Updates are undoubtedly Google’s biggest problem with Android. While newer versions bring the features users want, it can be ages before major OEMs adopt that version, and well over a year before it becomes the market’s majority, if ever. Today, a “report card” for Android updates has hit the web, and the results are just pathetic…

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It’s been six months since Android Oreo hit the market, and even longer since the developer previews first went live. Despite that, Oreo updates from major manufacturers, even those that made promises of quick updates, are still not yet released. ComputerWorld took a closer look at who has put out updates and how long it took. The results are seriously just sad.

Of course, things start with Google, the one positive note. Since the company develops Android it, of course, earned an A with its Pixel lineup. Oreo was first released to the public on the Pixel, so this doesn’t come as any surprise at all. It wasn’t a perfect score at 94%, but at that point, we’re just talking days to get the update even on previous-gen devices. A lack of communication also took off some points as well.

The real issue with Google’s update performance — and it’s one we see pretty consistently over time — is that the company’s communication could stand to be better. Aside from its initial August 21 announcement that “carrier testing” was underway for all devices and rollouts would start “soon” — and then an equally vague August 31 tweet that rollouts had begun for “Nexus and Pixel” devices, in general — Google didn’t provide much else in terms of official info about its process. That means users who were waiting were essentially in the dark, sometimes for several weeks…

In second place, we’ve got OnePlus. Sound a little off? It might. Seeing that Oreo just finally rolled out to all OnePlus 5 owners two months ago. That 138-day gap caused the company to earn a D at 65%. Again, keep in mind this is our second place contestant. There’s a silver lining in that it took 91 days for the OnePlus 3/T to get Oreo, but that’s arguably a negative. The report card didn’t even consider the OnePlus 5T, which launched after Oreo’s release and only got the update last month.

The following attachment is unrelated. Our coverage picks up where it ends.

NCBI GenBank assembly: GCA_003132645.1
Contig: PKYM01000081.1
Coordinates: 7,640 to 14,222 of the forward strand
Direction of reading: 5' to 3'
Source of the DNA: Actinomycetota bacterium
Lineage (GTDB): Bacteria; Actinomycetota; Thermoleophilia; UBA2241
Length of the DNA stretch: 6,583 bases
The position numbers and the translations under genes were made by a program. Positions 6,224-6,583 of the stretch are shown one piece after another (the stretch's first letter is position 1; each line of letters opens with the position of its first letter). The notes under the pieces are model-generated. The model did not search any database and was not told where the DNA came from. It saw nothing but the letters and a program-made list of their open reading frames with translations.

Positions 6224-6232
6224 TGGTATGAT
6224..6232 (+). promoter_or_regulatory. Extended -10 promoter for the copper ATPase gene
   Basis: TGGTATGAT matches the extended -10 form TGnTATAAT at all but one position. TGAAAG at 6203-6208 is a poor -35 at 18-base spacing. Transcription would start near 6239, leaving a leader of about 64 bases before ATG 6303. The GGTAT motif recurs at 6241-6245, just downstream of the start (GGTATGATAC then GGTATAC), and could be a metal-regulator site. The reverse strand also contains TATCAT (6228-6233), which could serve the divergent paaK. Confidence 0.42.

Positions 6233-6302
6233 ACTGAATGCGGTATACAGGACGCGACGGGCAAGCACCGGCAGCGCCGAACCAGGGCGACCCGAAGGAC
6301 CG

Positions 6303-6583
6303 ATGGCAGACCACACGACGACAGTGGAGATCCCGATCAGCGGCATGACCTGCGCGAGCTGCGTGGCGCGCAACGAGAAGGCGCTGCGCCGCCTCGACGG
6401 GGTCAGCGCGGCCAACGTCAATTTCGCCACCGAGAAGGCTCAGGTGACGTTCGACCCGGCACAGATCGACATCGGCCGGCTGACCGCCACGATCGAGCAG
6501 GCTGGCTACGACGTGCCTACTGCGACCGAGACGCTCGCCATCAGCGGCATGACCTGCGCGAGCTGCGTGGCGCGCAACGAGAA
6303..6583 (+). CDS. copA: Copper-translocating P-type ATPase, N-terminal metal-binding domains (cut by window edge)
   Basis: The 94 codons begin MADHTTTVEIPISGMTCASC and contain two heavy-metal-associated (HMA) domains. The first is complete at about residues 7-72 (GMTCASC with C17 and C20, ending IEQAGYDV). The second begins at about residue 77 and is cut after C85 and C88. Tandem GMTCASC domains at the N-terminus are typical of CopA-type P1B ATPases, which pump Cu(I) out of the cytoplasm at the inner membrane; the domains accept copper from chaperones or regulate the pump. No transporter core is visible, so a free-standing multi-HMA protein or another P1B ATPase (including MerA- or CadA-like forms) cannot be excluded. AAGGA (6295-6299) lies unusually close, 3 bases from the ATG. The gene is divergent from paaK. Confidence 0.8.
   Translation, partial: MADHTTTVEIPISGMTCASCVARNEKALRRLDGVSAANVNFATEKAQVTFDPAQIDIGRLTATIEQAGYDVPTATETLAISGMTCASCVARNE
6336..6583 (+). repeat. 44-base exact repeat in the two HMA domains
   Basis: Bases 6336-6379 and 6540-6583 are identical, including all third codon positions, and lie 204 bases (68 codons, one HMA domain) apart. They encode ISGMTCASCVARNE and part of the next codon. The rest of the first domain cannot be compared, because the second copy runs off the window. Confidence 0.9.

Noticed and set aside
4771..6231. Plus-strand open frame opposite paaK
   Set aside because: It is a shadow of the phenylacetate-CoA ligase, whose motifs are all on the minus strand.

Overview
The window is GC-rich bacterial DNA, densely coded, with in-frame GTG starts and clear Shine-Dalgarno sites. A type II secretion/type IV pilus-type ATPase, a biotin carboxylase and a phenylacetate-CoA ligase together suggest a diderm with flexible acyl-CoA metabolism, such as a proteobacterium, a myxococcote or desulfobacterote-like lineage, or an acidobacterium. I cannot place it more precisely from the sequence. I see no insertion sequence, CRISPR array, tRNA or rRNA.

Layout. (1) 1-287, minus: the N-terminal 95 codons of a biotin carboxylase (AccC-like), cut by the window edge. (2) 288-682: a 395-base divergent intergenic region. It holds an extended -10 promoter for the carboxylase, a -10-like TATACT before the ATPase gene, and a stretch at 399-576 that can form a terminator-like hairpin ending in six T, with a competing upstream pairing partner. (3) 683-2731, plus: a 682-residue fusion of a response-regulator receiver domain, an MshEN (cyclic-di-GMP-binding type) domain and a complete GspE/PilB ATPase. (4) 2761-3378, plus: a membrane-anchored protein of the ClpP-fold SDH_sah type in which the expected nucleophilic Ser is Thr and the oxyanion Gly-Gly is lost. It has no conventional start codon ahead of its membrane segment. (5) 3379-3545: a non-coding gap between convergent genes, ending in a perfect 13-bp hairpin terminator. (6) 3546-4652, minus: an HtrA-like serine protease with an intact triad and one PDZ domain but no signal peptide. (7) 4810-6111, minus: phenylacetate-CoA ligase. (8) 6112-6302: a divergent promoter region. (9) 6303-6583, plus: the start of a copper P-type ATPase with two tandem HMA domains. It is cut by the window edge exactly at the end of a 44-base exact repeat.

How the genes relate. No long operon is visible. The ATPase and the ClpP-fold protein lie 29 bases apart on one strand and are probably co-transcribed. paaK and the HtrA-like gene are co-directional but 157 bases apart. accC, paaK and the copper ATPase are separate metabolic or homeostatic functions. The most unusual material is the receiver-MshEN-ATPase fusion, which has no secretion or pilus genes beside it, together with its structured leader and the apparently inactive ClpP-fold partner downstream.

So, first place gets an A, second place gets a D. You can see where this story is going, right? Every other Android manufacturer got a D when it comes to Oreo updates, and that’s because hardly any have actually started Oreo updates. HTC (49%) and Motorola (45%) took less than 125 days (99 for HTC U11) to update their current-gen flagships to Oreo, but have yet to do so for the previous generation. LG and Samsung have beta tested or started limited rollouts of their Oreo upgrades, but neither has done anything globally yet, earning both a big fat 0%.

It’s important to note that this “report card” primarily focuses on the US market and its biggest players, so a lot of smaller players who have adopted Oreo aren’t included.

As a footnote, ComputerWorld gives worthy shoutouts to Sony and Nokia, both of whom have performed better than any players aside from Google. Sony managed to get updates to current and previous generation devices within just a couple of months of Oreo’s release and would’ve earned a C. Nokia did even better, updating its flagship to Oreo three months after release, and then following up with Android 8.1 after that. There’s not enough of a track record to score them, but based on the Nokia 8 flagship and all the updates the company has been rolling out to its budget devices, it’s a good start for sure.

Where does that leave us? To be honest, it’s just sad. With Nougat, OEMs were much quicker to adopt, but Oreo has seen little traction so far. With Samsung and others preparing to launch more phones, this is a good reminder to consider the future of your phone before you drop your cash on it. If you really want updates, Google is clearly the right choice.


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